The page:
basketball Edit

Florida Man: Cunningham goes to Overtime Elite League; who's No. 1 in 2023?

Naasir Cunningham
Naasir Cunningham (

Some see the Overtime Elite League as a long overdue avenue for American high school players to make money off their talent. Others see it as a way for top-flight prospects to prepare for the next level. There are those that think it’s destined to fail and others that are absolutely sure it’s hurting player development. Whatever the case, though, one of the project's goals was always to be disruptive in the basketball world.

There’s no denying it has done that.

Previously, the league has forced us here at Rivals to remove prospects from the rankings, as we only rank college prospects, not professionals. But OTE is nothing if not malleable, which leads us to this week.

On Monday, the organization provided the current No. 1 prospect in the class of 2024 with the opportunity to straddle the line between amateur and professional by signing Naasir Cunningham but allowing him to forgo a salary. This, of course, preserves Cunningham’s college eligibility while still allowing the budding star to earn money from NIL opportunities, which the league helps facilitate.


More: Ranking the Contenders for five-star Ronald Holland | Five-star Trentyn Flowers evaluating all options

2022 Rankings: Rivals150 | Team | Position

2023 Rankings: Rivals150

2024 Rankings: Top 40



Just like that, OTE had its next innovation and Rivals had its next rankings quandary. In the end, our ruling is simple. As long as Cunningham remains a recruitable college athlete, he’ll stay in the rankings and be compared and contrasted with other players in his graduating class.

Signing Cunningham is a big deal, sure, and others will almost certainly follow in his footsteps. The larger story, however, is the larger trajectory of OTE – a one-of-a-kind organization that seems to be nothing and everything all at once. It’s a reality show that is also a high-level basketball league. It’s a viral media company but also a platform for young athletes. It’s a place for players to go pro and earn six-figure salaries but also a league for prospects to polish themselves against other elite players while preserving their college eligibility.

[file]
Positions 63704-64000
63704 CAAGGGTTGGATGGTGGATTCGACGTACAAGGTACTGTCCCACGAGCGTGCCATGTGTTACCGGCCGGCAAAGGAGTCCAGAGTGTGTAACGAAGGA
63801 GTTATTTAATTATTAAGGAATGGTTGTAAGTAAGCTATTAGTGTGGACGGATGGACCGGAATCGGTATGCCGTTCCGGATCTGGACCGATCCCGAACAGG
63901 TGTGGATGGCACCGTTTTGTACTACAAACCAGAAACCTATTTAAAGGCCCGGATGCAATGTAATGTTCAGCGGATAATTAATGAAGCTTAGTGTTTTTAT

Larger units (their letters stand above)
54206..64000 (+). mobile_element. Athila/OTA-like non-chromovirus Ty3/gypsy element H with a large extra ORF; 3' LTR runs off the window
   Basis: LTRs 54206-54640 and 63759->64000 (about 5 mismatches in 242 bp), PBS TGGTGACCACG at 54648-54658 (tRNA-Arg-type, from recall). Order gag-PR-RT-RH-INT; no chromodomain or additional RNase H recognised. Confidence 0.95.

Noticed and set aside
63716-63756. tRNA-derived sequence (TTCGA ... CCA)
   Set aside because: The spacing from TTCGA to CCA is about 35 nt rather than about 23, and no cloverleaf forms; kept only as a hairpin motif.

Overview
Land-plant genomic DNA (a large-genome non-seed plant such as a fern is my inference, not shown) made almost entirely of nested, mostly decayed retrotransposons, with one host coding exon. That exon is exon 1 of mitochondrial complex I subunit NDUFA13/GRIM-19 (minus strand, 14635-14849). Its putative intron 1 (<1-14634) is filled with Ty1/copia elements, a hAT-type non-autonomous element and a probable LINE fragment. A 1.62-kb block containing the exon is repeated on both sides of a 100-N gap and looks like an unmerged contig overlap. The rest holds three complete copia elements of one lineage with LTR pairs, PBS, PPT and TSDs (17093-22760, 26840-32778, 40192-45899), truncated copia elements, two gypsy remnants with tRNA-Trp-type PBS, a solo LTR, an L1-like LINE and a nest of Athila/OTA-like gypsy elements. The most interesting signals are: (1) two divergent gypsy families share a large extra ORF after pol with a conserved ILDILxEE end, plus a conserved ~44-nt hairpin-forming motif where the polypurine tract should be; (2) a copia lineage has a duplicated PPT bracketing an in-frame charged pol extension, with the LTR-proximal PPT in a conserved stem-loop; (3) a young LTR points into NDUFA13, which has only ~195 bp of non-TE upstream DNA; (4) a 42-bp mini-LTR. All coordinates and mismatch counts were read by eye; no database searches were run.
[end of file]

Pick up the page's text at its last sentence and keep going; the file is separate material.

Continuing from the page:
The strength of OTE is its refusal to commit to being any one thing. Its value is in its versatility, and its identity crisis is a feature, not a bug. By never painting itself into a corner the league leaves itself room to be whatever players want it to be, which feels smart when you consider attracting talent with college or NBA futures is the way to drive interest. Mainstream basketball fans don’t much care about high schoolers playing basketball at an impressive facility in Atlanta, but things change when said high schoolers are a year or two away from signing with their favorite college or NBA teams.

The future of OTE is unclear. Its sustainability remains debatable and the long-term economic model still seems a little risky. What’s crystal clear, however, is that it’s not finished disrupting the recruiting world. So, while few people can accurately summarize what Overtime Elite is or which niche it fills, whatever it is seems much bigger than the underdog pro league for high schoolers it was painted as being a year ago.